N. Eugene Bickers

Gene Bickers is vice provost for undergraduate programs. His responsibilities include oversight of the Renaissance Scholars, Undergraduate Research, and McNair Scholars Programs, as well as the Center for Pedagogical Technology, which helps coordinate efforts by faculty and information technology staff to enhance the classroom experience. In addition, he works with the vice provost for academic affairs to develop new curricular strategies that address USC's commitment to education centered on the diverse needs of undergraduate learners.

Bickers earned his bachelor's degree in physics and mathematics with highest distinction at the University of Virginia in 1981. His master's (1983) and doctoral (1986) degrees in theoretical physics are from Cornell University. After completing a two-year postdoctoral appointment at the Institute for Theoretical Physics in Santa Barbara, he joined the faculty of the University of Southern California as an assistant professor in 1988. He was promoted to associate professor in 1992 and professor in 1998. He served as chair of the Department of Physics and Astronomy from 2003 to 2005.

Bickers' research has concentrated on the physics of strongly correlated electrons in solids. His group has developed novel computational schemes for treating models for electron conduction and has used these methods to investigate high-temperature superconductivity and quantum magnetism. He has supervised four doctoral dissertations, and his research has been supported by the National Science Foundation and the Office of Naval Research.

He was an Alfred P. Sloan Research Fellow from 1991 to 1993. He is the recipient of the USC College's Raubenheimer Junior and Senior Faculty Awards (1992 and 2002). Bickers' teaching has been at all levels, ranging from the introductory course for non-scientists to advanced graduate courses in condensed matter theory. He is known for enlivening his introductory courses with a range of demonstrations, including an annual firewalk to illustrate the principles of heat transfer. He is the recipient of a Mortar Board Excellence in Teaching Award (1994), the College's General Education Teaching Award (2000), the University's Teaching has No Boundaries Award (2003), and the University Associates Award for Excellence in Teaching (1999). He was also a Faculty Fellow in the University's Center for Excellence in Teaching from 1997 to 2000. He has been a member of the National Committee of Examiners for the Graduate Record Examination in physics since 2001, serving as committee chair beginning in 2004.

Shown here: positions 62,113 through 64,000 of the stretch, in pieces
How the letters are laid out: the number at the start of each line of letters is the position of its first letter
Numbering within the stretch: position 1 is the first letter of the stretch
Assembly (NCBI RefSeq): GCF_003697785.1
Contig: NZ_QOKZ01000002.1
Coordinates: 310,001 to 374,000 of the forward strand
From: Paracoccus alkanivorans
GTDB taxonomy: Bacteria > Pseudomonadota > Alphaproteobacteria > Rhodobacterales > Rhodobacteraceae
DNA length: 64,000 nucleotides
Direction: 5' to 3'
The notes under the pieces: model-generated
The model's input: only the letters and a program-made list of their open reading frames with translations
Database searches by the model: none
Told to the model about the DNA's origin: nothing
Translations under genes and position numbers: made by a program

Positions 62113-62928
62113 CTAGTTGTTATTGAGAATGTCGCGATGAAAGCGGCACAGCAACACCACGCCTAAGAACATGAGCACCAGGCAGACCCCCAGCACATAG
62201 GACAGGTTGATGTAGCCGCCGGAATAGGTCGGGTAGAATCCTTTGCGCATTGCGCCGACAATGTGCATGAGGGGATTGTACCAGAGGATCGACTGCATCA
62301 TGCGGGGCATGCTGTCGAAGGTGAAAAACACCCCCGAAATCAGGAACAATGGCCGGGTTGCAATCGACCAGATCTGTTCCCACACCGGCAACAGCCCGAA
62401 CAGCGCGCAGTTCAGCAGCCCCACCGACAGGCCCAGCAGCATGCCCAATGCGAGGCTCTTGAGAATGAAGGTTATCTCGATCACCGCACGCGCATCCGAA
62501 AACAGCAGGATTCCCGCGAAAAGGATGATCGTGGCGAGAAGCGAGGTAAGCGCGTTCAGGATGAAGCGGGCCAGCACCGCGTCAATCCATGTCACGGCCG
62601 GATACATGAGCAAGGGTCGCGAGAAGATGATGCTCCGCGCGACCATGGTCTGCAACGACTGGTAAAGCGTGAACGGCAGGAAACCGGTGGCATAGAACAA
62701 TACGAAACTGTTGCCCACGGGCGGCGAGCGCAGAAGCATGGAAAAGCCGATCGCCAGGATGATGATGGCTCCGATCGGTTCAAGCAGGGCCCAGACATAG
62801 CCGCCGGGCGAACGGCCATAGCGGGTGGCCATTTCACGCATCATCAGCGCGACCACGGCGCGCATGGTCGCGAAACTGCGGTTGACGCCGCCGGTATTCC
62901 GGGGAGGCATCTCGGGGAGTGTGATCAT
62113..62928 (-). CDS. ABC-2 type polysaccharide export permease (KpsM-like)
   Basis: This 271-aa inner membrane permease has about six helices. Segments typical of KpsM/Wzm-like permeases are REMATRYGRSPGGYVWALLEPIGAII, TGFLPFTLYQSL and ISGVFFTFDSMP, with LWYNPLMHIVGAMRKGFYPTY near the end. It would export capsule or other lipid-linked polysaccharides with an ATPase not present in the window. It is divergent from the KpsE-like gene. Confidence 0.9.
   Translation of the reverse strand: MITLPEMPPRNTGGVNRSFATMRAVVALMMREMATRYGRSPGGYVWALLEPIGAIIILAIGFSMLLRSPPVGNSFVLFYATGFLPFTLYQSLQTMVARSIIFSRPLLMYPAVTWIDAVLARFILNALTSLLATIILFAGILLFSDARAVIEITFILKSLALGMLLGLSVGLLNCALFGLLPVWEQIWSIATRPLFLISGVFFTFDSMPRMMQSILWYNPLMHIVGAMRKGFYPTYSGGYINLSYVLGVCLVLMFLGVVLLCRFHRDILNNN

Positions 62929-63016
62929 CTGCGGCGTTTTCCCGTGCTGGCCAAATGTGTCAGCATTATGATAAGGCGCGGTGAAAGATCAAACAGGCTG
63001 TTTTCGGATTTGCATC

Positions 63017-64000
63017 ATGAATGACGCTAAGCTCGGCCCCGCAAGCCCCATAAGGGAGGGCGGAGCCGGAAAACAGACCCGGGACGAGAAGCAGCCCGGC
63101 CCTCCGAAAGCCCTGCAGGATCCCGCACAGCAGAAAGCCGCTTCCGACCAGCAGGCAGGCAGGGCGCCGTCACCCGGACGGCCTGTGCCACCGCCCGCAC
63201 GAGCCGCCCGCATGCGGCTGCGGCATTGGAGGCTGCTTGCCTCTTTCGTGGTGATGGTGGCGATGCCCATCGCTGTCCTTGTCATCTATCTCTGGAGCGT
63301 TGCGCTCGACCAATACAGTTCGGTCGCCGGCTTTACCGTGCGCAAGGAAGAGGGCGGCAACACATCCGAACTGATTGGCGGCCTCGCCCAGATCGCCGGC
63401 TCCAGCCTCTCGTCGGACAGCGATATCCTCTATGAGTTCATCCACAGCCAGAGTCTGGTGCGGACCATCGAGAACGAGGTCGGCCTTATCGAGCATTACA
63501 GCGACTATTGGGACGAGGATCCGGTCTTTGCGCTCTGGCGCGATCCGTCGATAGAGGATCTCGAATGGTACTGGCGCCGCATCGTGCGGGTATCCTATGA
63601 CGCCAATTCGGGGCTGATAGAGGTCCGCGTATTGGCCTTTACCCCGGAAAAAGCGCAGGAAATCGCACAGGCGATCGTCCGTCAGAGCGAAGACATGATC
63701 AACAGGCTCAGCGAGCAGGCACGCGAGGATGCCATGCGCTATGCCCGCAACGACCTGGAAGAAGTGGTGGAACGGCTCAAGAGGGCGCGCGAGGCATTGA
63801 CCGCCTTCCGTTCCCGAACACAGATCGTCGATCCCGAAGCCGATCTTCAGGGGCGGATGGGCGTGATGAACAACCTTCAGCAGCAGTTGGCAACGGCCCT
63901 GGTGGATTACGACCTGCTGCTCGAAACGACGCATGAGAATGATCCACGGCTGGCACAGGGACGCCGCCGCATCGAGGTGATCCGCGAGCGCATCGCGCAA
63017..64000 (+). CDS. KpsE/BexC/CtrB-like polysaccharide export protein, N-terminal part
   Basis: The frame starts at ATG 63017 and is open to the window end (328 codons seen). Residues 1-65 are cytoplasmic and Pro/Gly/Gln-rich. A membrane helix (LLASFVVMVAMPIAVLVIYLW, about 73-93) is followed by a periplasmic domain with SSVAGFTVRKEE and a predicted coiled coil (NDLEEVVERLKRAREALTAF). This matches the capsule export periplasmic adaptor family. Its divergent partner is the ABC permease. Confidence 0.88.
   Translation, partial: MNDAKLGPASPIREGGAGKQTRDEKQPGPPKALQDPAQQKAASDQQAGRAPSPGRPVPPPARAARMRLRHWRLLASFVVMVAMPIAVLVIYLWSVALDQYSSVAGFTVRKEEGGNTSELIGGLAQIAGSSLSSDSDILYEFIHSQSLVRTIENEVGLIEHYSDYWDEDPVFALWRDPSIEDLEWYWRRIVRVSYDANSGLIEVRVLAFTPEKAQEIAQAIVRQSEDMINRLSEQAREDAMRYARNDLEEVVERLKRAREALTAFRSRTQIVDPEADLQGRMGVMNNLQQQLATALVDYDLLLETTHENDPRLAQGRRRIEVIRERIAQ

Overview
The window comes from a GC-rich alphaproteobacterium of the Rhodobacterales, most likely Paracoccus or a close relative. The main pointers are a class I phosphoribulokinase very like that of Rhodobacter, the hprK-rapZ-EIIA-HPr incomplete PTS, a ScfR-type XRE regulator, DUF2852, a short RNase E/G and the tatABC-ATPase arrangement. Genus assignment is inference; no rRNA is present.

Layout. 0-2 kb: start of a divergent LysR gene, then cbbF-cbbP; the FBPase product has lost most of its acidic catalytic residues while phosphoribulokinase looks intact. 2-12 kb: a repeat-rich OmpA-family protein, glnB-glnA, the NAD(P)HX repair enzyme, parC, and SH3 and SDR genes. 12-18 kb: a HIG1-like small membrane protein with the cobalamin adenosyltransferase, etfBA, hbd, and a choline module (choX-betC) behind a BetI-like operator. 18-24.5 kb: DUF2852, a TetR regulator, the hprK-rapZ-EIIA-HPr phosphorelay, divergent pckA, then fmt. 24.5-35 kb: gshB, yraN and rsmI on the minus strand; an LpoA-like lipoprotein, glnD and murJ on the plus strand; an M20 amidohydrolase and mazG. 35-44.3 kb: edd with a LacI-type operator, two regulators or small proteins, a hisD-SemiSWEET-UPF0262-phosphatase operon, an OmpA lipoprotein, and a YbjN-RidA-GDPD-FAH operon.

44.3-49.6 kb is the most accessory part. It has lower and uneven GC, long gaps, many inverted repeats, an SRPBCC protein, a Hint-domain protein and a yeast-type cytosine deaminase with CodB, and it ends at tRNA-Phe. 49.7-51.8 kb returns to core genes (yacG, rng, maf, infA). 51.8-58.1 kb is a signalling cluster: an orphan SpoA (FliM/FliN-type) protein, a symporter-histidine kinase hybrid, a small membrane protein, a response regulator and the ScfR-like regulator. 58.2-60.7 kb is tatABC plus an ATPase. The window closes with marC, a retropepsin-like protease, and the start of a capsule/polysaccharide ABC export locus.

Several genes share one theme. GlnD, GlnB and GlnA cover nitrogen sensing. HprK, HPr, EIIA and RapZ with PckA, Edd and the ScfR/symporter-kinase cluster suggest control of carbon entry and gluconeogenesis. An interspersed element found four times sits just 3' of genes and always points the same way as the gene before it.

He has taught courses in physics for non-science and pre-health majors, engineers, and physical scientists. His teaching was recognized with a Mortar Board award in 1994. He has also been active in elementary and secondary school outreach programs sponsored by Los Angeles Unified School District (LAUSD) and USC's Center to Advance Precollege Science Education.

One of his primary goals is to help improve the teaching of introductory and lower division courses in science and mathematics. Such courses remain one of the last bastions of traditional lecture techniques, which sometimes provide decidedly mixed results. He hopes to explore with other interested faculty a range of innovative science teaching approaches, including peer instruction and studio learning. He is also interested in working on new approaches to undergraduate mentoring.

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